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    Remote teams suffer from this much more than co-located ones, because it's so much easier for awkward juniors to resist change and awkward managers to duck responsibility, when there's little or no direct communication. Treat "100% remote" as a big red flag when looking for your next position. For now, I agree with @hd; and if your manager doesn't back you up after reasoned discussion then at least start passive work towards another job. – Julia Hayward May 21 '15 at 9:41
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I assume you have the formal authority to ask/tell people what to do and to make decisions about priorities.

You can start with specific requests to your colleagues about the low-friction issues: "Mike, I think we should clean up that repository - can you weed out the abandoned branches this week?". Maybe sit down to make a small 'how to' plan (if necessary, otherwise rely on and acknowledge their expertise), then let him do it.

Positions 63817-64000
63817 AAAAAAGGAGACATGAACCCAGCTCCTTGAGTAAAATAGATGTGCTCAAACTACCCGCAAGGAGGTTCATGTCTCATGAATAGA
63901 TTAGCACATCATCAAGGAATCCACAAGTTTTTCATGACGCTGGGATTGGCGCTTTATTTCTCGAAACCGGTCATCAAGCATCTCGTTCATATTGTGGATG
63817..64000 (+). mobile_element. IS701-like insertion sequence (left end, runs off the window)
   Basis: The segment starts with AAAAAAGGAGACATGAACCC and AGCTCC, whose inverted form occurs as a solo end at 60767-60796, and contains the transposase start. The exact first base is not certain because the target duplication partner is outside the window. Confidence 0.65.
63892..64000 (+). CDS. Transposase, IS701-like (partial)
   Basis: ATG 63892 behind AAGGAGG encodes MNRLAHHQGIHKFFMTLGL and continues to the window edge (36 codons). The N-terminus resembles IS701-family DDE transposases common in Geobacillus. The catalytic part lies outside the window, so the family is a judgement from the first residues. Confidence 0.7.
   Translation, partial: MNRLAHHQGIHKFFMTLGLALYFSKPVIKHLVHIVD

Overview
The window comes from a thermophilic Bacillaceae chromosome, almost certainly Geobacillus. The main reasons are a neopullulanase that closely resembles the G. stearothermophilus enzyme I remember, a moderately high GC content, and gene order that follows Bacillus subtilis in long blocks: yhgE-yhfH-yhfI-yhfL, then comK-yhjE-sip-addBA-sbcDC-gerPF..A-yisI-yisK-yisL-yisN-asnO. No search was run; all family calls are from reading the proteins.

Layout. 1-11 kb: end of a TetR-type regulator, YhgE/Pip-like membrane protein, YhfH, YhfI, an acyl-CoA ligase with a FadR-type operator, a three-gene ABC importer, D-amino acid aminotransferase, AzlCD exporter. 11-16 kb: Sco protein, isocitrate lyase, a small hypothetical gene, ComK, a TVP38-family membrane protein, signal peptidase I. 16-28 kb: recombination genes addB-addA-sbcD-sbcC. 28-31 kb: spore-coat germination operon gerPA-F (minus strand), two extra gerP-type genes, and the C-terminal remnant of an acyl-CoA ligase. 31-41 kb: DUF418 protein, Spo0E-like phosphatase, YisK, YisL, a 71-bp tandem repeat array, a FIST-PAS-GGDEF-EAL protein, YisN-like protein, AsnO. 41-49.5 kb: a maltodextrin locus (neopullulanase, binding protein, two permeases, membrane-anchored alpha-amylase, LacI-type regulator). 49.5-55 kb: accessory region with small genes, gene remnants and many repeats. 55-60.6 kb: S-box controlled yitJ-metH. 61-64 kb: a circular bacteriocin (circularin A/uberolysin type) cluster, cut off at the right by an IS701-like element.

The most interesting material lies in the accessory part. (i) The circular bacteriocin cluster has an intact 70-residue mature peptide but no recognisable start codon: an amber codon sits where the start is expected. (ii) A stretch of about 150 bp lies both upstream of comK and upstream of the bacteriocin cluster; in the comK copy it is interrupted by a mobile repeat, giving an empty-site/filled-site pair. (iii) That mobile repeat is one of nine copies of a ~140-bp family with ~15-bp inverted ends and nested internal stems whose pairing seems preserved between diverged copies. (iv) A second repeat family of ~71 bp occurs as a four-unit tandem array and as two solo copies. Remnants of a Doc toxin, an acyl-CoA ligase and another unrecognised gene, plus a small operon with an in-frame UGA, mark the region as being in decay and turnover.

Do not get into discussions about the why. You want it done for reason X.

Avoid presenting it as "something is wrong", just "I want to make our work better/easier".

If your choices pay off you will gain credibility, and you can take on more complicated changes.

As suggested in the comments: For somewhat bigger changes (e.g. writing tests) back up your requests with data ('too many regression bugs') and with manager approval. This adds external authority/credibility to your own.
But keep framing the changes as an 'us' thing that will benefit all.

For the real big changes (switching to TDD!) that require completely different ways of working you cannot do this other then getting team and management to all agree. You need team willingness to make an attack plan. I'm not going to speculate here, because I think for changes on this scale you should write a new specific question.